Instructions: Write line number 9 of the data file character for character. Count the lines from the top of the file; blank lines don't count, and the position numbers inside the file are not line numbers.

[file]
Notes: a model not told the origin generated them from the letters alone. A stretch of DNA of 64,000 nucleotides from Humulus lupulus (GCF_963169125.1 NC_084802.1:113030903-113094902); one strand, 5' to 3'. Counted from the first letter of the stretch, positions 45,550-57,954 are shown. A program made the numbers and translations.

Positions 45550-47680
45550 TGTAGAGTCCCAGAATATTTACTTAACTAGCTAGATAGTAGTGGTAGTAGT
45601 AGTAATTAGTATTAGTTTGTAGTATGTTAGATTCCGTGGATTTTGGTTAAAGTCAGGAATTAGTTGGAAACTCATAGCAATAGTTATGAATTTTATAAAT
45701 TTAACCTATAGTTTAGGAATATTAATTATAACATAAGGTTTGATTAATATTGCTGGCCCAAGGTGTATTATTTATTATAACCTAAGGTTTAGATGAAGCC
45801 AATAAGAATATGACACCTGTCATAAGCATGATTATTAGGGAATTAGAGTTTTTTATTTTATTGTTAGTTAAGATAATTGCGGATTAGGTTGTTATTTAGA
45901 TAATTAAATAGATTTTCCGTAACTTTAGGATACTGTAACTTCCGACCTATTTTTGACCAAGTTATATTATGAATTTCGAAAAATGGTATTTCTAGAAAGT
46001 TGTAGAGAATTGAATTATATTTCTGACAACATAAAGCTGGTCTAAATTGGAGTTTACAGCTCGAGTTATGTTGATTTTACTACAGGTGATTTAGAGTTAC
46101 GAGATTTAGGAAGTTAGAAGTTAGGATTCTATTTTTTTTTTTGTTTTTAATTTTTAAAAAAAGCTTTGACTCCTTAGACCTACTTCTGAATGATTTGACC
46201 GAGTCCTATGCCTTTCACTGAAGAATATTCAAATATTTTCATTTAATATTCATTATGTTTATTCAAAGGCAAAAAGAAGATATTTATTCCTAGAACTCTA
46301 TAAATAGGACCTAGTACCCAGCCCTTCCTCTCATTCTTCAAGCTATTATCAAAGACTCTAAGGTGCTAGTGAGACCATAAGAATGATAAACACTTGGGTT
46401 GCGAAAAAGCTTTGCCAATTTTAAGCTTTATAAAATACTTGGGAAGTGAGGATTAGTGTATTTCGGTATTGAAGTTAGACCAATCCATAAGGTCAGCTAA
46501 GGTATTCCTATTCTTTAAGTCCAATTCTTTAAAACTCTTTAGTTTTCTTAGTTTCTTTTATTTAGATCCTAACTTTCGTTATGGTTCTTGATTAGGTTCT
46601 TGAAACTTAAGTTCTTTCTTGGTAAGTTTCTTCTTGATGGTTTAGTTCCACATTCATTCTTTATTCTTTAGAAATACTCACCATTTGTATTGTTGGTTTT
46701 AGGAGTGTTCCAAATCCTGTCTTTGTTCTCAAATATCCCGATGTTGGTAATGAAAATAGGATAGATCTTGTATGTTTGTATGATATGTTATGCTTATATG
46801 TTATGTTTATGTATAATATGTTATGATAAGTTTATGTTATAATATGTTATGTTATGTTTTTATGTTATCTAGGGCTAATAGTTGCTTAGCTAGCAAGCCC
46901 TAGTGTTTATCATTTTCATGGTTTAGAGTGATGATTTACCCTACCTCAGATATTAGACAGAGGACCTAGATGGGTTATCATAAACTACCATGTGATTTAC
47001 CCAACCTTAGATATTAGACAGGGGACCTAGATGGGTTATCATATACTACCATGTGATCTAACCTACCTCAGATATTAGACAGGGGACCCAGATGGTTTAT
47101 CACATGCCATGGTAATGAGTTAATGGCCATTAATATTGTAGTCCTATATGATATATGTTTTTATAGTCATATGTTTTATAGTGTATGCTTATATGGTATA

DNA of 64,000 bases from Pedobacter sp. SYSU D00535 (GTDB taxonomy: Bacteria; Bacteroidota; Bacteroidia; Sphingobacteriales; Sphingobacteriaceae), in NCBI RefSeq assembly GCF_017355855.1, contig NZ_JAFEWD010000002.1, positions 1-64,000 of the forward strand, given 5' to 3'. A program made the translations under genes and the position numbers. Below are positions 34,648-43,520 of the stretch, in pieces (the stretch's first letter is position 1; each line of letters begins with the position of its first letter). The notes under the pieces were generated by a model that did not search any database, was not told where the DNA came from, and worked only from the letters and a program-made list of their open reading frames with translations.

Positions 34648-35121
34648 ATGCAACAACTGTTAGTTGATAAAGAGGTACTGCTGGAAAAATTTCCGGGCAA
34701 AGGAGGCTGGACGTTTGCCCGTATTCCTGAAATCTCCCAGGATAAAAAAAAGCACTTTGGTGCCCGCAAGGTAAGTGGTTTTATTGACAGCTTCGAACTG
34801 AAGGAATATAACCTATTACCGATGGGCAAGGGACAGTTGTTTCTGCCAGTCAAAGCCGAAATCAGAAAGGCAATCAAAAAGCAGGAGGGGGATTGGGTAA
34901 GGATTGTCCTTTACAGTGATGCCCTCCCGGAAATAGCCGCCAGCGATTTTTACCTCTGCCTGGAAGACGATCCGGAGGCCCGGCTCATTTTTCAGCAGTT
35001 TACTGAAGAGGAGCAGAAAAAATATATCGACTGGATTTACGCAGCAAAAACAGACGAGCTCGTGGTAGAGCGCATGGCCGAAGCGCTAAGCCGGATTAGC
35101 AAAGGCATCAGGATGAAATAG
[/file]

46101 GAGATTTAGGAAGTTAGAAGTTAGGATTCTATTTTTTTTTTTGTTTTTAATTTTTAAAAAAAGCTTTGACTCCTTAGACCTACTTCTGAATGATTTGACC